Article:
Homecoming as Etihad launches Tripoli route

Etihad Airways has launched passenger flights to Tripoli as it hopes to tap into international demand to help Libya restore its economy.

The Libyan capital is Etihad's fifth city in North Africa and its 73rd destination worldwide. Silvia Razgova / The National
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TRIPOLI // Husband and wife Fouad Elgahwash and Eman Ali are as excited to have returned home to Libya as they are by their country's new future.

The couple completed an epic 26-hour journey from their adopted home in Sydney, Australia, to visit family in Zawiya, a Libyan coastal city and scene of some of the bloodiest fighting during the recent civil war. They were also among the 100-plus passengers aboard the inaugural Etihad Airways flight from Abu Dhabi to Tripoli yesterday.

The airline becomes the only UAE carrier to operate to the Libyan capital after Emirates Airline suspended its service last February because of the unrest.

"It feels good," Mrs Ali said. "We are going back to Libya for the first time in two years and a lot has happened since then."

Etihad's network, from Sydney to Abu Dhabi then onward to Tripoli, shaves several hours off the airline's previous travel time via Beirut.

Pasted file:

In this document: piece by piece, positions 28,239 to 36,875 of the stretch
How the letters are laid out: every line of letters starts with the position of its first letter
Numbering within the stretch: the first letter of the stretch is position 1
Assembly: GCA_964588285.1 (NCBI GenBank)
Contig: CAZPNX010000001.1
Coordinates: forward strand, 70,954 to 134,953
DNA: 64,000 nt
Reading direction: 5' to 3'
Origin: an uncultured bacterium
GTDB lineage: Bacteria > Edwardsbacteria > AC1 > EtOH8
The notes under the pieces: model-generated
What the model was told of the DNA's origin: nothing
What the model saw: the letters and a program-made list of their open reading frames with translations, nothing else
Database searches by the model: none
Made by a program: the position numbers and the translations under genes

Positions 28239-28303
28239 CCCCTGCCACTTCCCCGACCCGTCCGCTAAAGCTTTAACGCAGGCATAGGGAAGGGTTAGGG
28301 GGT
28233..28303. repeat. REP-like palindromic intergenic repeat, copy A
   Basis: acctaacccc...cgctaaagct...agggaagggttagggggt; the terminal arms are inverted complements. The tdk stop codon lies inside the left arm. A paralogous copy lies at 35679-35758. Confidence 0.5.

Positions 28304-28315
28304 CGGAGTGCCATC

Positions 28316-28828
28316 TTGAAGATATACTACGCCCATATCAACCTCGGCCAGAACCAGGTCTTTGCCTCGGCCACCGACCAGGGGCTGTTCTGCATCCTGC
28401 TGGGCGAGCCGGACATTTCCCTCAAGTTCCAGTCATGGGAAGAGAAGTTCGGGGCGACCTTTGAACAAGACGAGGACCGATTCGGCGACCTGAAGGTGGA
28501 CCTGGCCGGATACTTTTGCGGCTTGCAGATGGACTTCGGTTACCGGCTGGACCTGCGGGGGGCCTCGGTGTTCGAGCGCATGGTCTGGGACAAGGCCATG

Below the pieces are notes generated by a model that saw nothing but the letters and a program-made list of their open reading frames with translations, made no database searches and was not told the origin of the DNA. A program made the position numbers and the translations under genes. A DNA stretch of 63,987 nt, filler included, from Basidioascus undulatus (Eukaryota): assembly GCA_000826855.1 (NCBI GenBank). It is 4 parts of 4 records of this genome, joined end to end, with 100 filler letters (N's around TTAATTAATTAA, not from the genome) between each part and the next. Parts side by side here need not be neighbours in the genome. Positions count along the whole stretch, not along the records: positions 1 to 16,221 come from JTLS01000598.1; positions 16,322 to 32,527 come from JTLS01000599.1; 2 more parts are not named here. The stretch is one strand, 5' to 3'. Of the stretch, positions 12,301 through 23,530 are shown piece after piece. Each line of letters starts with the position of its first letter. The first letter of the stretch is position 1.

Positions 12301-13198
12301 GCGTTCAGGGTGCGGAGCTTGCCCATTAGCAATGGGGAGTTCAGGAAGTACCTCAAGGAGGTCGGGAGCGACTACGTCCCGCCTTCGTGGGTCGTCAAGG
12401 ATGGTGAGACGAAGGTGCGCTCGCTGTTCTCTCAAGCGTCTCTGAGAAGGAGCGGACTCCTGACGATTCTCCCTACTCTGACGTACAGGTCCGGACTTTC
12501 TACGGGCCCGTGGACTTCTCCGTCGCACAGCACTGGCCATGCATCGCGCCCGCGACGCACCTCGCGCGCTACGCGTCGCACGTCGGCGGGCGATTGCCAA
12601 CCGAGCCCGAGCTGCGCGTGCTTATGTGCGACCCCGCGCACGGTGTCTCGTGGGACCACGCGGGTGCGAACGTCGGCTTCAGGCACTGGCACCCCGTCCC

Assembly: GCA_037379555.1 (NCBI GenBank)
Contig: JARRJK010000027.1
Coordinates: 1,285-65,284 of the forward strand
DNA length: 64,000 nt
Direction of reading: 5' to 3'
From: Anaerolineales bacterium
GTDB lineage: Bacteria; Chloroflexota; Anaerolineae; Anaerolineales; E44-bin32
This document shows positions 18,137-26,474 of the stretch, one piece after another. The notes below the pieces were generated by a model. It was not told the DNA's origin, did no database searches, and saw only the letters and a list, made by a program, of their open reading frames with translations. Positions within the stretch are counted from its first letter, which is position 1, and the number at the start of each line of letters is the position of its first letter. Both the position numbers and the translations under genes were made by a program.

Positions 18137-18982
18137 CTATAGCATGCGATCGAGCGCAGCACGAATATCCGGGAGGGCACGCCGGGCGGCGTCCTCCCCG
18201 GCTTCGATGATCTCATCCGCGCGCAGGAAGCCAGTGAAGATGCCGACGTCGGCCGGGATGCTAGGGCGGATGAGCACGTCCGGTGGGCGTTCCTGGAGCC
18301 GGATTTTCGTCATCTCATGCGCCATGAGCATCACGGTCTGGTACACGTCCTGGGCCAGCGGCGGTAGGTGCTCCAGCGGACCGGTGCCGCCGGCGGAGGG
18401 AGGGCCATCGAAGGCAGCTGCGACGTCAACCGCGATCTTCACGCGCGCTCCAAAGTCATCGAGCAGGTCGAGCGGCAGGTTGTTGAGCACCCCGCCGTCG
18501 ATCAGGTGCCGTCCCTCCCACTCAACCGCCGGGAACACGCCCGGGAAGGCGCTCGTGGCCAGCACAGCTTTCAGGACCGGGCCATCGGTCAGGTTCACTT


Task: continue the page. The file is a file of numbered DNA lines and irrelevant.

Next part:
The couple were seated among dozens of UAE business people on a delegation to scout for investment opportunities in Libya.

Etihad hopes to use its Abu Dhabi base as a conduit to handle demand from both Libya's far-flung diaspora and the rush by others to stake a claim in the country's rebuilding. It is starting three return flights a week.

"Flights between the UAE and Libya are important to grow business and further improve relations," said Souhaib Mishmish, the vice chairman of Emirates Concorde, a UAE property and hospitality firm, which is looking at expansion into Libya.

Relations between the two governments are already strong after the UAE was among the first to recognise the new regime in Libya. It also provided military and humanitarian support.

International airlines are slowly returning to Libya after stopping flights last year as the battle to oust the former leader, Muammar Qaddafi, developed into full-blown civil war. As a result, Libya's international traffic levels fell by more than 1 million passengers last year from the previous year.

Turkish Airlines became one of the first carriers to return when it restarted service between Istanbul and Tripoli on September 24. Turkey has also been quick to cement relations with the new political order emerging in Libya.

Emirates "indefinitely" suspended flights to Tripoli last February.

Etihad announced in October that it would start service to the capital as soon as the unrest eased. Tripoli becomes the airline's fifth city in North Africa and its 73rd worldwide.